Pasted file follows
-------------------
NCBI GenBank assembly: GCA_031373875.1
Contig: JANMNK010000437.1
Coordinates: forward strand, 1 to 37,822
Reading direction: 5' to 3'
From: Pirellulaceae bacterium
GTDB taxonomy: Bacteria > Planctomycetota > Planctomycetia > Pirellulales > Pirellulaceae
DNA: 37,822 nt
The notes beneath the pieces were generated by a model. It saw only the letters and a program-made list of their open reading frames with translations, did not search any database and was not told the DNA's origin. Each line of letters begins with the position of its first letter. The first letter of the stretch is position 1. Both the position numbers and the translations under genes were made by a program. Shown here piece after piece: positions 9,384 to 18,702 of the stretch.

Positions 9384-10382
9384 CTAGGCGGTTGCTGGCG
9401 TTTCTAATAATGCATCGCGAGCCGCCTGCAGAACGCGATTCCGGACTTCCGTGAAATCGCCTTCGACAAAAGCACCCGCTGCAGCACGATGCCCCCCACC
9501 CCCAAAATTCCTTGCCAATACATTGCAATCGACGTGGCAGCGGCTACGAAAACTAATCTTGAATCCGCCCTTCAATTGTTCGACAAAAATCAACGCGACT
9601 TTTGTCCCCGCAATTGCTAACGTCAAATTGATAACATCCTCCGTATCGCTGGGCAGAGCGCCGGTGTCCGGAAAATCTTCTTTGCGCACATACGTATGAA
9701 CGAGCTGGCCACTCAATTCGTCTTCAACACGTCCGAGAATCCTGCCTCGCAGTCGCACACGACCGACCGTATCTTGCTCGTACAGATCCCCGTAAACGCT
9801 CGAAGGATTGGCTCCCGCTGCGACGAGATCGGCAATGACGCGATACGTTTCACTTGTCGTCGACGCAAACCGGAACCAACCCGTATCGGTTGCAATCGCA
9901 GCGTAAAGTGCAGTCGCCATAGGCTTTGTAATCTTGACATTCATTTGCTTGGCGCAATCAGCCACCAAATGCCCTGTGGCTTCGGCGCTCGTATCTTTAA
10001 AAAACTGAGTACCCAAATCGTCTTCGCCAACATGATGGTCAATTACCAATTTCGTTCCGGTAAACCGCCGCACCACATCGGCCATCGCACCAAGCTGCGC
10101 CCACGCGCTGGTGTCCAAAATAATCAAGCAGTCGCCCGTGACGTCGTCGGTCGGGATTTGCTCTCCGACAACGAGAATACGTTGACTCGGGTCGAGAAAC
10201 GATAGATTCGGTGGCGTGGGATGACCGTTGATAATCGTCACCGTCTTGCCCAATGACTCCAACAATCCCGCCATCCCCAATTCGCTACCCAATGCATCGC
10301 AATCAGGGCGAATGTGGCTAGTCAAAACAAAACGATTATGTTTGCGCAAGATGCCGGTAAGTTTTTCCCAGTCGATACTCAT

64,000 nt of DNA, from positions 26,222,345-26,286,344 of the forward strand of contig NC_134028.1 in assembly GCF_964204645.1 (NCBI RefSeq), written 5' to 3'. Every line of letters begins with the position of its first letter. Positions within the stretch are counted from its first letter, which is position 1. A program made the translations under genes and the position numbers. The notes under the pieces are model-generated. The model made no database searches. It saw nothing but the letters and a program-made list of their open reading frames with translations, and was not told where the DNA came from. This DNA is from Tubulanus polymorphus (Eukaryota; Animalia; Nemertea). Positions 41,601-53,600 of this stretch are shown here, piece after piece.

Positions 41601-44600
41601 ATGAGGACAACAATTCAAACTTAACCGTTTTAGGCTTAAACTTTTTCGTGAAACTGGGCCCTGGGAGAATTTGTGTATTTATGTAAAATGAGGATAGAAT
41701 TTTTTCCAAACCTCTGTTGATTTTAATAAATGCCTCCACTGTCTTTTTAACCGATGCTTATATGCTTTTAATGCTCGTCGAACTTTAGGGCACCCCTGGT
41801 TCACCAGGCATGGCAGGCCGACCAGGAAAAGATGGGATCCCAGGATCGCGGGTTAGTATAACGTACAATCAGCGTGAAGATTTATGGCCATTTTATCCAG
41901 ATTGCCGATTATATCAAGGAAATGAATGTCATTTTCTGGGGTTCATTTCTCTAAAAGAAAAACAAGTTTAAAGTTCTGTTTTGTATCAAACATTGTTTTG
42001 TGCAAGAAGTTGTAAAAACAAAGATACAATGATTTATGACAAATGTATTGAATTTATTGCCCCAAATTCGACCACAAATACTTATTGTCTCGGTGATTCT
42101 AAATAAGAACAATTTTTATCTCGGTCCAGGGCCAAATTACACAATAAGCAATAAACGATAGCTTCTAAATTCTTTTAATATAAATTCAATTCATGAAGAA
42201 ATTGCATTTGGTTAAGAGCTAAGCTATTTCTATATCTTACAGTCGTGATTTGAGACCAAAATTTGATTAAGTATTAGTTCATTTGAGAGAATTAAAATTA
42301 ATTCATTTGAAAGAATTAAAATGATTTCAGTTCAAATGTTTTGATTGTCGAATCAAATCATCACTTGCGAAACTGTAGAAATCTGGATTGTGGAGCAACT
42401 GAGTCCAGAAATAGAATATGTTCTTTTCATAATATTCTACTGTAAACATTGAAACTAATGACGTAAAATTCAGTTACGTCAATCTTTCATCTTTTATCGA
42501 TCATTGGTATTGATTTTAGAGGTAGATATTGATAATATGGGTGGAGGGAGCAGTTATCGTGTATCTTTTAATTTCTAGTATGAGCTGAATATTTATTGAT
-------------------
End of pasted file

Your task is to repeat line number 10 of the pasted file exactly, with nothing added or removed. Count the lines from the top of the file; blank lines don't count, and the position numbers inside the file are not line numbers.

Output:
9384 CTAGGCGGTTGCTGGCG